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What Is The Game About: Precision Pinball — Point Line Square

What Is The Game About: Precision Pinball

July 2nd, 2012 — 5:24pm

This is part three of a multi-part series on focus in game design, using examples primarily from Knockabout Games.  The first post can be found here.

I’ve designed a lot of computer pinball games.  My first one, “3D Pinball For Windows“, has the odd claim to fame of being seen by pretty much anyone who ever owned a PC.  Back in 1994, when I started working on that game, I wasn’t asking myself “what is the game about”.  I just went and made a pinball game (one that was about as kitchen sink a design as you can imagine).  It wasn’t great, but it was entertaining and acceptable for the time.

So when I sat down to make a computer pinball game for a mobile phone in 2003, I really wanted to get to the underlying core of what pinball was about.  At a minimum, I wanted to identify a key element a mobile pinball game could be built around that wouldn’t be crippled by the device.

What I settled on was “motion”.  Pinball is all about sending the ball careening around the playfield.  Unimpeded motion is far more appealing than obstacles;  and any motion that ends with a reaction (e.g. a target drops or a spinner turns) is better than one that ends with nothing happening at all.

Some of the things we did to reinforce motion in the game:

  • Every possible angle away from the flippers resulted in a target being hit or, more often, the ball gliding gracefully up a ramp or through an arcing channel.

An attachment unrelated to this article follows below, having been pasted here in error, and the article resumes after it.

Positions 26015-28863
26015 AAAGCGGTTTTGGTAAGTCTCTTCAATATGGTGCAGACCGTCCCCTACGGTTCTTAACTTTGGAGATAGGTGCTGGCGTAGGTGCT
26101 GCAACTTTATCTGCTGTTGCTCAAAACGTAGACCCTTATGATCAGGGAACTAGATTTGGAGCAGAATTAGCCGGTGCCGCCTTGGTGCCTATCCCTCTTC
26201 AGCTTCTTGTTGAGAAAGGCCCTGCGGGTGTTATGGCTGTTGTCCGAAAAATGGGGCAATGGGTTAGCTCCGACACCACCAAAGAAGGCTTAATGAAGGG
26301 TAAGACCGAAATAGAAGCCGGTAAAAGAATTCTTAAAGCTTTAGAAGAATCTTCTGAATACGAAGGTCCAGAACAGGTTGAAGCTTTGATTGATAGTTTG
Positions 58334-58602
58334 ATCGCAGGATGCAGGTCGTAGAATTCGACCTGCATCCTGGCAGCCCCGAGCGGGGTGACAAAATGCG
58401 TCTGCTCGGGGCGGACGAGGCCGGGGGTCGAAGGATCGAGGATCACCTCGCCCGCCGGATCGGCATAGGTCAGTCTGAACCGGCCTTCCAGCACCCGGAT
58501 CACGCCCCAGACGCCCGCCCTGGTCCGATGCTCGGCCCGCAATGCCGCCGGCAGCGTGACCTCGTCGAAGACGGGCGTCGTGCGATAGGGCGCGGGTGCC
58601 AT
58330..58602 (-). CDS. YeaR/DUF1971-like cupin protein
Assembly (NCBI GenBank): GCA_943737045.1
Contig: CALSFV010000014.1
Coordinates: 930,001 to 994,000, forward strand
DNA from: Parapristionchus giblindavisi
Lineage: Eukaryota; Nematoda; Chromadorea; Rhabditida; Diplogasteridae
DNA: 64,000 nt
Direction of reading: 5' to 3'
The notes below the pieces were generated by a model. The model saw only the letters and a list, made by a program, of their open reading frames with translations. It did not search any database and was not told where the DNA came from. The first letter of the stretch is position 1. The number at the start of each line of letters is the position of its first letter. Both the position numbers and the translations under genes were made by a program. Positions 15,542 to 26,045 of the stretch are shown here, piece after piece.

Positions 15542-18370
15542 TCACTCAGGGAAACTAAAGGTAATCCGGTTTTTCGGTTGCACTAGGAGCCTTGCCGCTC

• We changed the underlying collision detection to be different than the visual, narrowing things like posts and the ends of walls so that the ball was more likely to glide past and into a lane or ramp than bounce back.
  • Lights were laid down in all channels and ramps that would light up briefly as the ball went past, adding to and enhancing the motion.
  • We made the game easy.  There were lots of reasons to do this, but more fundamentally, one ball in play for a long time is more continuous motion without interruption.

Reviewers and players loved the game, although it fared poorly as a commercial title (it only appeared on three handsets, limiting its distribution).  It did very well in OEM, which was oddly appropriate given how most folks discovered “3D Pinball For Windows” a decade earlier.

Next week:  Dodgeball

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